1. Quote of the week

If you are a clean river, then people can drink from you. If you are dirty water, then people will get sick. -- James Altucher

It's true. Stop polluting yourself - you'll become a hazard.

2. What I'm reading

After the relief of finishing The Downing Street Years and the relief of being back to "book inbox zero", I picked something new and fresh to read first. Start Writing Your Book Today is written by a professional publisher and it has struck a chord. It is telling me things that I already know but re-enforcing why I haven't finished my first book. The book is an easy read and is encouraging. Actually, for me, the affirmation that many other writers feel the same way is very encouraging.

Then I turned to Troubleshooter 2. The book by Sir John Harvey-Jones accompanies the television series from the 90s. I bought it during the summer and it's been in the pile ever since. Much like the first Troubleshooter, Sir John goes in to help businesses and institutions that need advice and help. In this book, he also helps a healthcare trust and a police force. So far I'm through two chapters. It has the familiar feel of the first book and is fairly easy to read.

3.What I'm watching

Given that I'm watching more television these days, it probably warrants its own section. This week we have watched a number of things.

James May - Oh Cook! (Amazon Prime) Out of the three Top Gear (er, Grand Tour) presenters, James is my favourite; probably because he genuinely seeks to find stuff out and presents it in a down-to-earth manner. I binge-watched his cooking programme last weekend. He makes a dish from spam (and every week makes something from tins in the cupboard). He makes some pub classics. He makes a lasagne. He steams a pudding and makes a cake (claiming not to have done it before). The series ends with a roast dinner. He's not afraid to show his mistakes and he has the help of a "home economist" Nikki who allegedly lives in the cupboard. He also uses a lot of gadgets. I really enjoyed this programme and I think most people will too. Another series is on its way apparently...

The Snowdrop Festival (Amazon Prime) A Czech comedy from Jiří Menzel  (as an aside, I think Czech is broken on the Mac as I cannot type r with the hacek, grrr) where the long and short of it is this: there are two rival groups in the village and one kills a wild boar in the area of the other, there's a row and eventually the schoolteacher convinces them to eat it all together. That's about it really. It was a bit silly but a bit of light relief with English subtitles.

The Crown (Season 4, Netflix) This series starts in the early 80s, covering Diana and Thatcher. Normally I like The Crown but I found the episode where Camila and Diana meet uncomfortable. Other than that it is enjoyable, but it isn't a true picture - it is a made-up representation of the Royal Family. And I can see why the press is reporting that the Royals are annoyed about the series.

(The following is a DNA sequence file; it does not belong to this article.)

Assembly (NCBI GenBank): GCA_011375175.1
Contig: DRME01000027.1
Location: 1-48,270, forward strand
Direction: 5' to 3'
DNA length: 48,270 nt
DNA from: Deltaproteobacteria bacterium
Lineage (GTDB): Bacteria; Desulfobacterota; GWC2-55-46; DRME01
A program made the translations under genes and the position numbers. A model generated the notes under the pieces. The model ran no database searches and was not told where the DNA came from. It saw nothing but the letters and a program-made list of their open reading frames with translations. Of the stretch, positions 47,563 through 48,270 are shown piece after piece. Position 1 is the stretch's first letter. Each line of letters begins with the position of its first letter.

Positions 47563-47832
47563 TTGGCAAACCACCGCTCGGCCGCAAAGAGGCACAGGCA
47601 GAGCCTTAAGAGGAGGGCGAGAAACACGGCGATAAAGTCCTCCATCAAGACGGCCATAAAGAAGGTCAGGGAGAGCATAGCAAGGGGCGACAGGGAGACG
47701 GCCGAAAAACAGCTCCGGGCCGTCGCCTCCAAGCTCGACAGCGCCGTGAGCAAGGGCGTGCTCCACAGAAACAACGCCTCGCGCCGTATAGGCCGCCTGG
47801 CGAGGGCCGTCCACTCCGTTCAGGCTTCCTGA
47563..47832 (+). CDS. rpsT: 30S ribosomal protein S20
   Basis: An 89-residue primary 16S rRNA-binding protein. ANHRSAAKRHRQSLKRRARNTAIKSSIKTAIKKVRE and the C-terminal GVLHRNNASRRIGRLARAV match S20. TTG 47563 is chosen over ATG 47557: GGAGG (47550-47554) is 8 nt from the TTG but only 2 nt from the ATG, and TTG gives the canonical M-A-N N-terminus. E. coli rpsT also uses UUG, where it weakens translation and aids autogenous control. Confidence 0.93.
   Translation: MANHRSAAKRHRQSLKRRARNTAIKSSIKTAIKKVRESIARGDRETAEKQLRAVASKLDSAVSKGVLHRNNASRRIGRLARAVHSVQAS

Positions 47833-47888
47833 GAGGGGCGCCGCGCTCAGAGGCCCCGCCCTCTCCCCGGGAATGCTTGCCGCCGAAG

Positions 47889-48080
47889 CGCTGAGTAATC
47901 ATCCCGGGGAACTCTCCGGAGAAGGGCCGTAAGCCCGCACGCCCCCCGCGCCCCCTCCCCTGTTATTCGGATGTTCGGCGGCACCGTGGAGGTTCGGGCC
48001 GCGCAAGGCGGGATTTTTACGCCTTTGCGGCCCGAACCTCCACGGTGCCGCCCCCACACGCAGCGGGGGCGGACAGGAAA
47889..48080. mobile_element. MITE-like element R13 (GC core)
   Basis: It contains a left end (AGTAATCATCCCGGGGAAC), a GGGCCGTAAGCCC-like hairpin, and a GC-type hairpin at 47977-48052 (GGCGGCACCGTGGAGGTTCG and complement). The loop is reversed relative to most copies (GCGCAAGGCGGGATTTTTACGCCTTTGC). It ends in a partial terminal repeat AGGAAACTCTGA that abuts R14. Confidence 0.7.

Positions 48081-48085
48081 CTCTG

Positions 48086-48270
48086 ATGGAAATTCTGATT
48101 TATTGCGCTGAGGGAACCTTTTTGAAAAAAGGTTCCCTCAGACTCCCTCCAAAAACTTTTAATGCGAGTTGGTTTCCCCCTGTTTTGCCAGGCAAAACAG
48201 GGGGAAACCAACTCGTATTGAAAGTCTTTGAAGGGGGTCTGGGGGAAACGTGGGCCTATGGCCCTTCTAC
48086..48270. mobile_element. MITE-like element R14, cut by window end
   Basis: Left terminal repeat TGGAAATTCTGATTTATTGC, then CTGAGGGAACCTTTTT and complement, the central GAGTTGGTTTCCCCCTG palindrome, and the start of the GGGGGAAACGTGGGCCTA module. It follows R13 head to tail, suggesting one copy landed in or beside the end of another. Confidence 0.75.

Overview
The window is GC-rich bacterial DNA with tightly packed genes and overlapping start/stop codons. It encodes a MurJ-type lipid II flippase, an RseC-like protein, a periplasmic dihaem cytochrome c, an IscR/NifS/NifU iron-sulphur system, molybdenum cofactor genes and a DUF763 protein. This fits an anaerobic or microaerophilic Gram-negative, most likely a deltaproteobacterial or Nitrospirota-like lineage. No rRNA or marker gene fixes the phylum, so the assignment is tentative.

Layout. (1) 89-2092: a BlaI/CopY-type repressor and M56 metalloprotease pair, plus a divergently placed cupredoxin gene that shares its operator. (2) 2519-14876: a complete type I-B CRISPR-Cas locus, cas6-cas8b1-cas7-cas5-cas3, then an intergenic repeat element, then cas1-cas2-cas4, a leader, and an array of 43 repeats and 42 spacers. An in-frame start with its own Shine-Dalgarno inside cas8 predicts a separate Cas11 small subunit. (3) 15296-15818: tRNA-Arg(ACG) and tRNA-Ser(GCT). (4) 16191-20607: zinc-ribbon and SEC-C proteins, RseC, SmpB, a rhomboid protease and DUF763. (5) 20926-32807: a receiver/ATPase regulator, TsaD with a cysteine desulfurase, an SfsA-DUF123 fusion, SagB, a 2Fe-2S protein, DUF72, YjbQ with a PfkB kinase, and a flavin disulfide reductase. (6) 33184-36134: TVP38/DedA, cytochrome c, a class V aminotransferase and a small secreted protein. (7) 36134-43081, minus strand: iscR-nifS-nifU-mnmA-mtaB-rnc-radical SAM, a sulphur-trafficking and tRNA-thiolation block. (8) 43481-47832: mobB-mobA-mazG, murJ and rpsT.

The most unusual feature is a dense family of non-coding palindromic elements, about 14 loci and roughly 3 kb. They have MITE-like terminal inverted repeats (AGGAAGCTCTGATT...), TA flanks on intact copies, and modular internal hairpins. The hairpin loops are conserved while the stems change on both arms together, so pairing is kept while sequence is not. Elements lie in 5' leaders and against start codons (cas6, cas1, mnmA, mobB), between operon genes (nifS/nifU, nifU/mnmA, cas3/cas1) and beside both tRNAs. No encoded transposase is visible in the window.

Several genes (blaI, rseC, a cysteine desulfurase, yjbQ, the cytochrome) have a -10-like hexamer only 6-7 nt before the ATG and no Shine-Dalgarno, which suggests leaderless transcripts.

Police Academy (Prime). I haven't watched this film for years. It is by far the best of the series, but there is some inherent racism in the plot. The two targets do overcome it and come out on top, but the film feels dated.

4. What I'm doing in my free time

This weekend I'm brewing two beers in order to get my stock ready for Christmas. I don't expect to brew again this year - too much else to do. Next year, I'm going to tackle lager. I've had trouble with lager due to the cooler fermentations and so I will focus on the technique.

5. What I'm learning more about

I was looking for a reference for 2+ Variable Calculus. I took an Advanced Calculus course in my first year but we only covered partial derivatives. We never got to div, grad and curl, which are kind of key in my view. At the time, these topics slipped into the second year and possibly delayed students from studying subjects in applied mathematics as a result. I elected to do Topology (a third-year course) instead of that third Calculus course. I should have just attended the lectures.

The problem I have is if I learn something now, I don't necessarily retain it as easily as if I'd learnt it in my youth. Whilst looking for the reference, I came across some elementary trigonometry which I remembered but had forgotten the details of the proofs.

For example, the proof that:

sin (⍺ + β) = sin ⍺ cos β + sin β cos ⍺

The proof is geometric. 1. Draw a horizontal line, 2. a line at degrees and 3. a further line at β degrees as below. 4. Draw a line at ninety degrees from line 2 to line 3. 5. Drop a vertical line to the first line, 6. a horizontal line and 7. a vertical line as shown.

I've marked the points O, P, R, B, A, Q on the diagram. The angle of the triangle PQR at P is ⍺ - you can deduce this by following the numbers 8, 9, 10 and 11 on the diagram. The angle Q in OAQ is 90º - (a triangle's angles add up to 180º), so the angle at Q in the triangle with R is , the angle at Q in PRQ is 90º - and so the angle P at PQR is .

Then its trigonometry and addition all the way where the sine is the opposite over the hypotenuse and the cosine is the adjacent over the hypotenuse. You can make this simpler by choosing OP = 1 (if you don't, it just divides out at the end anyway).

PQ = sin β and OQ = cos β

AQ = OQ sin ⍺ = cos β sin ⍺

PR = PQ cos ⍺ = sin β cos ⍺

Notice that sin (⍺ + β) = PB but also

PB = PR + RB = PR + AQ = sin β cos ⍺ + cos β sin ⍺

Whilst we are here, considering cos (⍺ + β) =  OB = OA - BA = OA - RQ leads us to:

cos (⍺ + β) = cos ⍺ cos β - sin ⍺ sin β

You can use this to deduce a generalised Pythagoras theorem:

a² + b² = c² + 2ab cos C

where C is the angle opposite to side C in the triangle of lengths a, b and c.

Kindly proofread by Matt at Isthmus Consulting.